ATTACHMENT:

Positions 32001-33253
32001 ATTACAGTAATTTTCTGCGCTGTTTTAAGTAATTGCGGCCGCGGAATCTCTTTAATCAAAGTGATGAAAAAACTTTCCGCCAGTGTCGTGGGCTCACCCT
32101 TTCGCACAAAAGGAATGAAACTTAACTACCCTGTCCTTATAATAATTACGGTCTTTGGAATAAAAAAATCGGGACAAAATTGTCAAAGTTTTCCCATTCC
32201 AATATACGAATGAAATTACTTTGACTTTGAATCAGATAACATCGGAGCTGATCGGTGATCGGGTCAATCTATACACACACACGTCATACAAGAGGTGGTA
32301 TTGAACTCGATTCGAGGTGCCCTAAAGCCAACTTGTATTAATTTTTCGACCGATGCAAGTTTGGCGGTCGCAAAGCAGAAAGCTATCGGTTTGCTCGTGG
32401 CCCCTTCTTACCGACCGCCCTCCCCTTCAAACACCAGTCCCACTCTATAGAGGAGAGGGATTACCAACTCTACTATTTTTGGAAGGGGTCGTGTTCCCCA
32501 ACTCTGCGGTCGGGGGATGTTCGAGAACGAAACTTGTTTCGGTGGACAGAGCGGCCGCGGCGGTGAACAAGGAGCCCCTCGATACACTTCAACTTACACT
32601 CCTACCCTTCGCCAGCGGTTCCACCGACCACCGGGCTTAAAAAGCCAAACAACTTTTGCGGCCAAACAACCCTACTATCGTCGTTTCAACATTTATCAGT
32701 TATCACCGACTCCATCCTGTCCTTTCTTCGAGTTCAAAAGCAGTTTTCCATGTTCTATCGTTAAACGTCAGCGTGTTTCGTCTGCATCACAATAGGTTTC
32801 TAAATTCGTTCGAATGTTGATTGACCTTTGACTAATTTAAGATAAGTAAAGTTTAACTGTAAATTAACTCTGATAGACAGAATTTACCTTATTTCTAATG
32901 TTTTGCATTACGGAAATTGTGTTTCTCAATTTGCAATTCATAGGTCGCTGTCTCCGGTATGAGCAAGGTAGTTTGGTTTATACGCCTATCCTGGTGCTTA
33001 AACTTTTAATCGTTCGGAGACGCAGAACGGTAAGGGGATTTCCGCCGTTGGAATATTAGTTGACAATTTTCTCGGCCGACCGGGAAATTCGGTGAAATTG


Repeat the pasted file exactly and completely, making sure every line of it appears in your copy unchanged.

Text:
Positions 32001-33253
32001 ATTACAGTAATTTTCTGCGCTGTTTTAAGTAATTGCGGCCGCGGAATCTCTTTAATCAAAGTGATGAAAAAACTTTCCGCCAGTGTCGTGGGCTCACCCT
32101 TTCGCACAAAAGGAATGAAACTTAACTACCCTGTCCTTATAATAATTACGGTCTTTGGAATAAAAAAATCGGGACAAAATTGTCAAAGTTTTCCCATTCC
32201 AATATACGAATGAAATTACTTTGACTTTGAATCAGATAACATCGGAGCTGATCGGTGATCGGGTCAATCTATACACACACACGTCATACAAGAGGTGGTA
32301 TTGAACTCGATTCGAGGTGCCCTAAAGCCAACTTGTATTAATTTTTCGACCGATGCAAGTTTGGCGGTCGCAAAGCAGAAAGCTATCGGTTTGCTCGTGG
32401 CCCCTTCTTACCGACCGCCCTCCCCTTCAAACACCAGTCCCACTCTATAGAGGAGAGGGATTACCAACTCTACTATTTTTGGAAGGGGTCGTGTTCCCCA
32501 ACTCTGCGGTCGGGGGATGTTCGAGAACGAAACTTGTTTCGGTGGACAGAGCGGCCGCGGCGGTGAACAAGGAGCCCCTCGATACACTTCAACTTACACT
32601 CCTACCCTTCGCCAGCGGTTCCACCGACCACCGGGCTTAAAAAGCCAAACAACTTTTGCGGCCAAACAACCCTACTATCGTCGTTTCAACATTTATCAGT
32701 TATCACCGACTCCATCCTGTCCTTTCTTCGAGTTCAAAAGCAGTTTTCCATGTTCTATCGTTAAACGTCAGCGTGTTTCGTCTGCATCACAATAGGTTTC
32801 TAAATTCGTTCGAATGTTGATTGACCTTTGACTAATTTAAGATAAGTAAAGTTTAACTGTAAATTAACTCTGATAGACAGAATTTACCTTATTTCTAATG
32901 TTTTGCATTACGGAAATTGTGTTTCTCAATTTGCAATTCATAGGTCGCTGTCTCCGGTATGAGCAAGGTAGTTTGGTTTATACGCCTATCCTGGTGCTTA
33001 AACTTTTAATCGTTCGGAGACGCAGAACGGTAAGGGGATTTCCGCCGTTGGAATATTAGTTGACAATTTTCTCGGCCGACCGGGAAATTCGGTGAAATTG